The German Max Planck Institutes are world leaders in the area of plant research. Prof. Dr. Detlef Weigel Director of the Department of Molecular Biology at the Max Planck Institute for Developmental Biology in Tübingen makes a major contribution to this success. Using Arabidopsis thaliana as model system Weigel studies the molecular mechanisms that enable plants to adapt to environmental conditions and those that underlie plant immunity. He has published a large number of reports in renowned scientific journals and is the most cited plant researcher in Europe.
A growing number of industrial companies would like to use renewable raw materials for production, out of ecological, economic or technical interest. However, it is not always easy for many of the companies to get into contact with farmers and secure the supply of crops in the quantity and quality they require. Dresden-based C.S.P. Consulting und Service für Pflanzliche Rohstoffe GmbH is now able to use its know-how and that of its partners to close the gap between the farmers, i.e. producers of raw materials, and the processing companies.
People can develop new technologies and animals may migrate to other regions. However, plants are tied to their location. Nevertheless, they have found ways to ensure their survival. This is the case for the plant Arabidopsis thaliana, which is found throughout the entire northern hemisphere. But how does this small, inconspicuous plant deal with all these different extremes? In order to discover the whole-genome sequence variation, the 1001 Genomes Project was launched in 2008, with eleven research institutes participating worldwide.
In order to help inform debate on genetically modified organisms, the European Commission is publishing a compendium entitled "A decade of EU-funded GMO research". The book summarizes the results of 50 research projects addressing primarily the safety of GMOs for the environment and for animal and human health. Launched between 2001 and 2010, these projects received funding of €200 million from the EU and form part of a 25-year long research effort on GMOs.
In collaboration with the Max Planck Institute (MPI) for Plant Breeding Research in Cologne GATC Biotech AG has decoded the genome of the fungal pathogen Colletotrichum higginsianum. The recently published results show that gene expression plays a decisive role in plant disease. With this knowledge the international project aims to improve plant protection from this pest.
The EU Commission proposed to confer to Member States the freedom to allow restrict or ban the cultivation of Genetically Modified Organisms GMOs on part or all of their territory. The EUs science-based GM authorisation system will be kept unchanged.
Boston ivy ivy and other woody vines have unusually strong adhesive forces. The question researchers are asking is can they transfer the surface adhesion principle of ivy to technical applications? The Plant Biomechanics Group led by Prof. Dr. Thomas Speck in Freiburg is working on one project that focuses on using nature as a model for intelligent adhesive bonds.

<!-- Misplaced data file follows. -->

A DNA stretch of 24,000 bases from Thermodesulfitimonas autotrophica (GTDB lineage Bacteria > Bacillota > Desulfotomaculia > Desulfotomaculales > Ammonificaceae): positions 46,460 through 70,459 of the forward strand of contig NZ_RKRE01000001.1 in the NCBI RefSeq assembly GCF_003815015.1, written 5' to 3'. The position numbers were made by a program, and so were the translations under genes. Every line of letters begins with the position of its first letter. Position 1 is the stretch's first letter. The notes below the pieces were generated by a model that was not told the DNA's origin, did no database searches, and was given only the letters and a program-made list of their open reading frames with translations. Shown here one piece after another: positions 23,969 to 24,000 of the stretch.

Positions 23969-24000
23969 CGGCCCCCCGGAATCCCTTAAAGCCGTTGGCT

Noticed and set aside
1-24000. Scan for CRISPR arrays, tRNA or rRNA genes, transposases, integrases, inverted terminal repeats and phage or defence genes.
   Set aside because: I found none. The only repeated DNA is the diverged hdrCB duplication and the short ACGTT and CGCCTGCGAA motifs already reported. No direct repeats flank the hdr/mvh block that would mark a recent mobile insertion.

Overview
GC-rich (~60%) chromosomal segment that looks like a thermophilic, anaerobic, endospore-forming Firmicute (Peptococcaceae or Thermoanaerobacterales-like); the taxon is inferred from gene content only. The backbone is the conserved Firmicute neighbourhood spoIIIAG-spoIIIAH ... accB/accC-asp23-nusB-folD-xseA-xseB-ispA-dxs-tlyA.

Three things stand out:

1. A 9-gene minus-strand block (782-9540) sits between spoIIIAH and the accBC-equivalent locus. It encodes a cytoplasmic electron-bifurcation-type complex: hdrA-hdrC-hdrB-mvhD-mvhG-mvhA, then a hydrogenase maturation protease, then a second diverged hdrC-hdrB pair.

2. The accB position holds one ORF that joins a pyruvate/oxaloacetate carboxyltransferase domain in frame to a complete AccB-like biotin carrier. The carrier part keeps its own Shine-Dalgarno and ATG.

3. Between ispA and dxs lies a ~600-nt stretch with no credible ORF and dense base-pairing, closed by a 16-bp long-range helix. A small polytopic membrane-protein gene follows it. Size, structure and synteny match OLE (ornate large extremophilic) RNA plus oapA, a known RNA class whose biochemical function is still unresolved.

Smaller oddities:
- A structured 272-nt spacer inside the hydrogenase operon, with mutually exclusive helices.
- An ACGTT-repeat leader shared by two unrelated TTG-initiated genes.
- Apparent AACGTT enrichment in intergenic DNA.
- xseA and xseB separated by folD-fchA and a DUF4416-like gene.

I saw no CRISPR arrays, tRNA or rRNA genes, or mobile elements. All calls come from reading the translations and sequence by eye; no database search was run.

In comparison to other plants, algae grow quickly and produce large quantities of biomass. They generate a much greater mass per square metre than other energy plants. In addition, almost all algal biomass can be used as raw material for the pharmaceutical industry, amongst others. Therefore, a technology that is able to effectively produce microalgae on an industrial scale could make a considerable contribution to the energy and material industry as well as to climate protection. A company called GICON uses a photobioreactor based on the “Christmas tree” principle to successfully minimise the formation of biofilm, which inhibits the productivity of the algae.
Prof. Dr. Mark van Kleunen a Dutch biologist at the University of Konstanz is investigating the impact of climate change on specific plant species including clonal plant species that produce an exact copy of their genetic code due to asexual reproduction. Mark van Kleunen is specifically focused on genetic variations of the dwarf willow Salix herbacea found in alpine environments.
Plants cannot see but they can perceive the quantity and quality of light. As they have evolved plants have developed numerous molecular photodetectors such as phytochromes. Phytochromes can detect changes in the light situation. The undergrowth of forests thus manages to grow towards the few patches of sunlight that the phytochromes can detect. Researchers have long puzzled over how phytochromes transmit information about the light level into the nucleus and enable plants to react to changing light situations by altering the activity of specific genes. Four years ago a group of researchers led by Prof. em. Dr. Eberhard Schäfer clarified the principle underlying the transport of phytochrome A into the nucleus. Now the team led by Schäfer and Dr. Tim Kunkel has achieved the same success with phytochrome B.